Steeped in history, there’s more to Ibiza’s legendary Amnesia club than meets the eye
In 1988, Antonio Escohotado, a 47-year-old sociology lecturer at Spain’s Open University was sentenced to six years in prison for drug trafficking. Escohotado had been a known campaigner for drug reform since 1983, a fact that didn’t help his subsequent appeal, but the sentence was reduced to two years when evidence showed he had been framed by the Spanish Guardia Civil.
Deciding to make the best of his down-time, he set about writing a three-volume ‘Historia De Las Drogas’ (first published in 1999) from his prison cell. He certainly knew about his subject: in 1969, Escohotado and his wife had abandoned their bourgeois life in Madrid, where he’d been working as an academic, and thrown themselves into Ibiza’s consciousness-expanding world of psychedelics and sexual experimentation.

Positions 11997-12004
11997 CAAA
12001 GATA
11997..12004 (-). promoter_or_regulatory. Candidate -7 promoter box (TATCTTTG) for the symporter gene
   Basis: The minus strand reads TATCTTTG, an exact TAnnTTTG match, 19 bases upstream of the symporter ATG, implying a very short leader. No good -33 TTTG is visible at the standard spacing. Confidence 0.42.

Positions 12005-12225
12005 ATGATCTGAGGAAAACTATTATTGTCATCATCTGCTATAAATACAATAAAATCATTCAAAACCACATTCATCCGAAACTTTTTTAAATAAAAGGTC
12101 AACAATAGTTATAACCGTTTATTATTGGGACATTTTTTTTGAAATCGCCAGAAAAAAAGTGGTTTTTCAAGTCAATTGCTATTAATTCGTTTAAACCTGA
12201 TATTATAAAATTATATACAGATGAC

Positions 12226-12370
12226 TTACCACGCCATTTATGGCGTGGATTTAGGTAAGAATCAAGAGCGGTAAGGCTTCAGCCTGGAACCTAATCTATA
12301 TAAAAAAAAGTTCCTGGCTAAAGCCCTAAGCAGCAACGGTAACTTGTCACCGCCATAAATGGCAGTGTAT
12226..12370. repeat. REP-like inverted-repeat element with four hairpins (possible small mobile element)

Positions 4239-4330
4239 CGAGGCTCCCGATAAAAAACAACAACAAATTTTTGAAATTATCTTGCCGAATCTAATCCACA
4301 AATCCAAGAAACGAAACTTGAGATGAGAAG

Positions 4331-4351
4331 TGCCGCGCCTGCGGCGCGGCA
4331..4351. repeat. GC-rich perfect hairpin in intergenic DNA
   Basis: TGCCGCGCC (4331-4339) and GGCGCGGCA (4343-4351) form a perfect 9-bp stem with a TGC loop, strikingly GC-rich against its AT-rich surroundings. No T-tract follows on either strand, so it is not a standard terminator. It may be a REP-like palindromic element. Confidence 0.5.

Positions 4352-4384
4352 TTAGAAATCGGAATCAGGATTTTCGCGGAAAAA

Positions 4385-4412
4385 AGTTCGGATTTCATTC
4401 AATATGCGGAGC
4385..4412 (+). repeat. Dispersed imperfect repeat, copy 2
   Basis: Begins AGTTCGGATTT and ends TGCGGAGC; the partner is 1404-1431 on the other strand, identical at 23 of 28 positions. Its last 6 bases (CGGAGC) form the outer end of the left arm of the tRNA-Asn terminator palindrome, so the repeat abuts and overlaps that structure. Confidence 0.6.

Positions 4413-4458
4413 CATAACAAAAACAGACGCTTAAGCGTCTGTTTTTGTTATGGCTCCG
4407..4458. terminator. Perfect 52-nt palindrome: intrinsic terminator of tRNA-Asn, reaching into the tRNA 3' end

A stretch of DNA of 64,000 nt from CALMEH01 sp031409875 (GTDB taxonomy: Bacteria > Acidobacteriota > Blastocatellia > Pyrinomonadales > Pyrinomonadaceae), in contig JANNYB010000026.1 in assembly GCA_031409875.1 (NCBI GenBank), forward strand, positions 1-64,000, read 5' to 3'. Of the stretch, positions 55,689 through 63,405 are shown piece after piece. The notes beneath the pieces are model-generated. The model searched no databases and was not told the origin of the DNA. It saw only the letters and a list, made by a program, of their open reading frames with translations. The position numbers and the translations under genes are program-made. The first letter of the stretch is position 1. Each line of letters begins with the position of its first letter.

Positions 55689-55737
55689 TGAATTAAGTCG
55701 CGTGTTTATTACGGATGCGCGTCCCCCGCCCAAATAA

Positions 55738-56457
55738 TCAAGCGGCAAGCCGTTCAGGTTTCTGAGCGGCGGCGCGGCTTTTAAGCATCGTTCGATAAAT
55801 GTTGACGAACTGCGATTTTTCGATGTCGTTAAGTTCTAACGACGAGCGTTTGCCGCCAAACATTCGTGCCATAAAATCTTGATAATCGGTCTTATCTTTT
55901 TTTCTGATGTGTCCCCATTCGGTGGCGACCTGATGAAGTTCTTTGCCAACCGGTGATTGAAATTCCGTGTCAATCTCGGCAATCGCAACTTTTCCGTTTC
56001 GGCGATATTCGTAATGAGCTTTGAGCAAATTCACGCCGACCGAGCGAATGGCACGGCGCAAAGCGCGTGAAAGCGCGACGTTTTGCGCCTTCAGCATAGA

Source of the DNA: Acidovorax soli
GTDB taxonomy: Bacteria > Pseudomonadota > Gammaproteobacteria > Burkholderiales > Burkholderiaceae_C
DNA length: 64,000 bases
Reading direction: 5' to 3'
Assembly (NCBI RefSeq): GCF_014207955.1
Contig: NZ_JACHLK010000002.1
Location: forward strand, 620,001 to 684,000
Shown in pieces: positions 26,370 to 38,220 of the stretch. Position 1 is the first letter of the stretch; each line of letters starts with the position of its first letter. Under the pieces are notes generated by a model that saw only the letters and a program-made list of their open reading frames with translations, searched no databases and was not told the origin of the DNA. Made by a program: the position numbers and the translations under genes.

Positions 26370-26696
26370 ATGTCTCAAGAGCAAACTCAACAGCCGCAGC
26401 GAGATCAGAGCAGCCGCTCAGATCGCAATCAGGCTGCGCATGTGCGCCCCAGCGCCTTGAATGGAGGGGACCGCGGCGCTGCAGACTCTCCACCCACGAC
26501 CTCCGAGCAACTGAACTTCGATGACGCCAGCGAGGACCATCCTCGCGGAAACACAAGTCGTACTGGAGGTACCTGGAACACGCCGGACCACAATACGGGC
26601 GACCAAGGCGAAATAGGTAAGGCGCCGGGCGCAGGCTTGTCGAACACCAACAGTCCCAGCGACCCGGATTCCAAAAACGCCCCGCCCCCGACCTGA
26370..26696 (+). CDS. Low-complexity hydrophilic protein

In 1976, Escohotado and his friend Manuel Sáenz de Heredia rented a beautiful old finca, a rural estate, near the village of Sant Rafel and turned it into a discotheque. He called it Amnesia, partly inspired by the effects of LSD and marijuana being consumed within its walls.
Back in 1970, The Ibicenco Planells family had sold the land, featuring a huge 18th-century farmhouse, to Countess María Fuencisla Martínez de Campos y Muñoz who had been living a libertine life of her own making in Ibiza since the 1950s. The Countess transformed the finca into a salon for freaks and intellectuals, and hosted art exhibitions and hippie performances before renting it to Escohotado for 20,000 pesetas (€120) a month.
In 1978, the club was passed on to Madrid-born Ginés Sánchez and it was during the 1980s that a young Basque called Prontxio Izaguirre crossed the road from Ku, where he had been working, to help make Amnesia what it is today. Despite many ebbs and flows in its fortunes over the decades, it became one of the best clubs in the world, notable for its unique club nights and perfectly formed two-roomed fun palace ambience.